Background: Telephone triage is a core but vulnerable part of the care process at out-of-hours general practitioner (GP) cooperatives. In the Netherlands, different instruments have been used for assessing the quality of telephone triage. These instruments focussed mainly on communicational aspects, and less on the medical quality of triage decisions. Our aim was to develop and test a minimum set of items to assess the quality of telephone triage.
Methods: A national survey among all GP cooperatives in the Netherlands was performed to examine the most important aspects of telephone triage. Next, corresponding items from existing instruments were searched on these topics. Subsequently, an expert panel judged these items on importance, completeness and formulation. The concept KERNset consisted of 24 items about the telephone conversation: 13 medical, ten communicational and one regarding both types. It was pilot tested on measurement characteristics, reliability, validity and variation between triagists. In this pilot study, 114 anonymous calls from four GP cooperatives spread across the Netherlands were judged by three out of eight raters, both internal and external raters.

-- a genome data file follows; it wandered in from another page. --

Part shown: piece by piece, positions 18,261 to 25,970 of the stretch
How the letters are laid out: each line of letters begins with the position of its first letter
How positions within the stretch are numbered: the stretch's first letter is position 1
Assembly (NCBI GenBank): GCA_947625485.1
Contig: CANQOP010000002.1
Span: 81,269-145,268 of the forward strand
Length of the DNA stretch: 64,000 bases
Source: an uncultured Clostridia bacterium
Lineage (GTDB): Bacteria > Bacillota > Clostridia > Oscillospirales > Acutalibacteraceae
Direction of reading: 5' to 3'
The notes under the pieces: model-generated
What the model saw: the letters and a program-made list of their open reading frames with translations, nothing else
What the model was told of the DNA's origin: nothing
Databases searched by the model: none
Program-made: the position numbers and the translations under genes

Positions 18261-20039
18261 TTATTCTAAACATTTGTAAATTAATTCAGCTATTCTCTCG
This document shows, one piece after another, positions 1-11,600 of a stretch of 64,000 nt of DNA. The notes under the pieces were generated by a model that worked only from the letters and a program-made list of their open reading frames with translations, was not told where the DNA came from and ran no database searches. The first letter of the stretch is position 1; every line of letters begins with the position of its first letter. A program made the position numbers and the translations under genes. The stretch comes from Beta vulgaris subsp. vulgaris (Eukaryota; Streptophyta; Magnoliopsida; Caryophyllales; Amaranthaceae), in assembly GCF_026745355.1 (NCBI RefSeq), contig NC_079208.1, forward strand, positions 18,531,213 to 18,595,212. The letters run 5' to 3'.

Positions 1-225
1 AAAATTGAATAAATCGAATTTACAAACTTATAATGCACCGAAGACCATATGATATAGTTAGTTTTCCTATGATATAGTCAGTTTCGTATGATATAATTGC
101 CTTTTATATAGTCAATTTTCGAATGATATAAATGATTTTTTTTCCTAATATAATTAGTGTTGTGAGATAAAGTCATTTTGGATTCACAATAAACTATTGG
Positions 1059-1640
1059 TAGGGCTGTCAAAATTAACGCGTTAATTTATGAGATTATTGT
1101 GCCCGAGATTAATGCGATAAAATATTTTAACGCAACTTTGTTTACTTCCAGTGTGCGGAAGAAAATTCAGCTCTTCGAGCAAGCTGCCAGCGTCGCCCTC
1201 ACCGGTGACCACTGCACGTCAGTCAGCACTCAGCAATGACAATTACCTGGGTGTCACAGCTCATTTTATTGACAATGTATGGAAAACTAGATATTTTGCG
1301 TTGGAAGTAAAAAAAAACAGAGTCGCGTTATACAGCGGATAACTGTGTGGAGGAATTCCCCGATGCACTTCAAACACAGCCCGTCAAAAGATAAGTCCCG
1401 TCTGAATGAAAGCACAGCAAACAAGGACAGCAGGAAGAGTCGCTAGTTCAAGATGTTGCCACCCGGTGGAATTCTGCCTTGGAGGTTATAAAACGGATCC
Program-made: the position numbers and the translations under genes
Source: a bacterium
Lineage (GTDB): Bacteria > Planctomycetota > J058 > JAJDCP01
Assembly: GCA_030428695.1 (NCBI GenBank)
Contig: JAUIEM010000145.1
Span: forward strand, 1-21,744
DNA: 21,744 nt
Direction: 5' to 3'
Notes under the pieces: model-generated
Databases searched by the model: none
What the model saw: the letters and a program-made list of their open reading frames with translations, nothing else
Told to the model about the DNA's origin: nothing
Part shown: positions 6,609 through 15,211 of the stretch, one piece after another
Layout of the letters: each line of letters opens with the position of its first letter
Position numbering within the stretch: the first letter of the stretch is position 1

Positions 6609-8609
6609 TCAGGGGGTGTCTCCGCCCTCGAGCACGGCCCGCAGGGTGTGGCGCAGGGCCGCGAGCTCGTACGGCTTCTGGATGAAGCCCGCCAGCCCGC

Results: Cronbach's alpha was .94 for the medical items and .75 for the communicational items. Inter-rater reliability: complete agreement between the external raters was 45% and reasonable agreement 73% (difference of maximally one point on the five-point scale). Intra-rater reliability: complete agreement within raters was 55% and reasonable agreement 84%. There were hardly any differences between internal and external raters, but there were differences in strictness between individual raters. The construct validity was confirmed by the high correlation between the general impression of the call and the items of the KERNset. Of the differences within items 19% could be explained by differences between triage nurses, which means the KERNset is able to demonstrate differences between triage nurses.
Conclusions: The KERNset can be used to assess the quality of telephone triage. The validity is good and differences between calls and between triage nurses can be measured. A more intensive training for raters could improve the reliability.
- Primary care